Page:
Considering banks as competitive risk neutral lenders, the rationing interest rate R in credit market is determined by setting the expected profit equal to zero. Hence For given rate of collateral requirement, the inelastic supply of credit will be defined 23Coase (1960) and North (1992) by interest rate R as following Rt+1 = (1 + r) [1 − ζ(1 − η)(1 ¯ (1.3) ¯ − θt )] θt It worth to note that, the higher expected average risk of applicants increases the interest rate spreed. However higher collateral rate covers part of this risk that bank faces and thus it reduces the cost of bank’s finance. Nonetheless, the higher trans-action cost η , diminishes the effectiveness of collateral. Thus the lower expected recovery rate 1 − η , increase the interest rate spreed and tightens the credit supply which in line with empirical evidences such as (Djankov et al. (2007) and BAE and Goyal (2009))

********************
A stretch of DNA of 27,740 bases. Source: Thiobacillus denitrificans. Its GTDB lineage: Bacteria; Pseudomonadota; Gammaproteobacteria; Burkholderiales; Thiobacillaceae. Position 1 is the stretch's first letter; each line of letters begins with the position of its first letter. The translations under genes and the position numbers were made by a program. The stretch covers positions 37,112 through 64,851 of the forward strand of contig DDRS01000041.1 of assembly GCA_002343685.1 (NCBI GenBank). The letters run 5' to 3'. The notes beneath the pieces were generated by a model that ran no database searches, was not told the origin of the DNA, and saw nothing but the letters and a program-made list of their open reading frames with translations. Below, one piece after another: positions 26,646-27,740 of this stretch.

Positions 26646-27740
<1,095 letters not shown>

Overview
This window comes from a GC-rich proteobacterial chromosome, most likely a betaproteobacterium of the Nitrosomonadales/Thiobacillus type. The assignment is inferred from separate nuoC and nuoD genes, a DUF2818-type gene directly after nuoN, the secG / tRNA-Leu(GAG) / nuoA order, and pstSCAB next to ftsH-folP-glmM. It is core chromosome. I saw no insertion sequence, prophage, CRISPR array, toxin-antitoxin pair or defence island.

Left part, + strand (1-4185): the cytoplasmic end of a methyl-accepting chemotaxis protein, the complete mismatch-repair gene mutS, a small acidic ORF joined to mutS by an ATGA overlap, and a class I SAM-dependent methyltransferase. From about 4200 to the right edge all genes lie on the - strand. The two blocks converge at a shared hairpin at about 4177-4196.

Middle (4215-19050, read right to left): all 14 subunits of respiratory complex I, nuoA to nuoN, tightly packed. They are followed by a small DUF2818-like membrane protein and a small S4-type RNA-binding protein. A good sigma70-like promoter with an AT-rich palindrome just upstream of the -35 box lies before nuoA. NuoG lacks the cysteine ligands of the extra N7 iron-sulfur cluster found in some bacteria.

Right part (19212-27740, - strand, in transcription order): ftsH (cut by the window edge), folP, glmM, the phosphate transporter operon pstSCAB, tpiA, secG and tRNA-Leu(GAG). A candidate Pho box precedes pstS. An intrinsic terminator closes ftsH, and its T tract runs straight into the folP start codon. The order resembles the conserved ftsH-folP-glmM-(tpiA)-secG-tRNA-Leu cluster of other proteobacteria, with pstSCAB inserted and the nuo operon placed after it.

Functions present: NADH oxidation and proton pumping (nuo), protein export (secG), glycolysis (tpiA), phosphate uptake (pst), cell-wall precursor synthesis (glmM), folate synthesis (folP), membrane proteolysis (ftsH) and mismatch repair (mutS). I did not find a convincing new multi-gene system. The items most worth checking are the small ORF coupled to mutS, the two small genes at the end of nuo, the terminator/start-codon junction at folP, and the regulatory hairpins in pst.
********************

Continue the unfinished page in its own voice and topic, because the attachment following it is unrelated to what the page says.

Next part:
Firms’ demand for external finance
In my framework,economy populated by risk neutral firms that decide to carry out a fixed investment through external finance by considering the return and risk to their investment project as well as the cost of external credit. With probability of θ their investment project will be successful and it returns A for each unit of capital. Successful firms then return rate R to the banks in second period. With probability of 1 − θ , their investment fails with zero return . Hence they default on their loan and the bank seizes their collaterals . Therefor Firm i expected return from investing one unit of external credit could be written as following: period. ΠiF t+1 = θi (Ai − Rt+1) − (1 − θi )(1 + r)ζ.
Firm i which carrying out the project with return Ai with probability of θi decides to apply for a bank loan if ΠiF t+1 ≥ 0 Therefore we could write down the elastic demand which denotes the participation condition for firm i as following Ai θi Rt+1 + (1 − θi )(1 + r)ζ θi.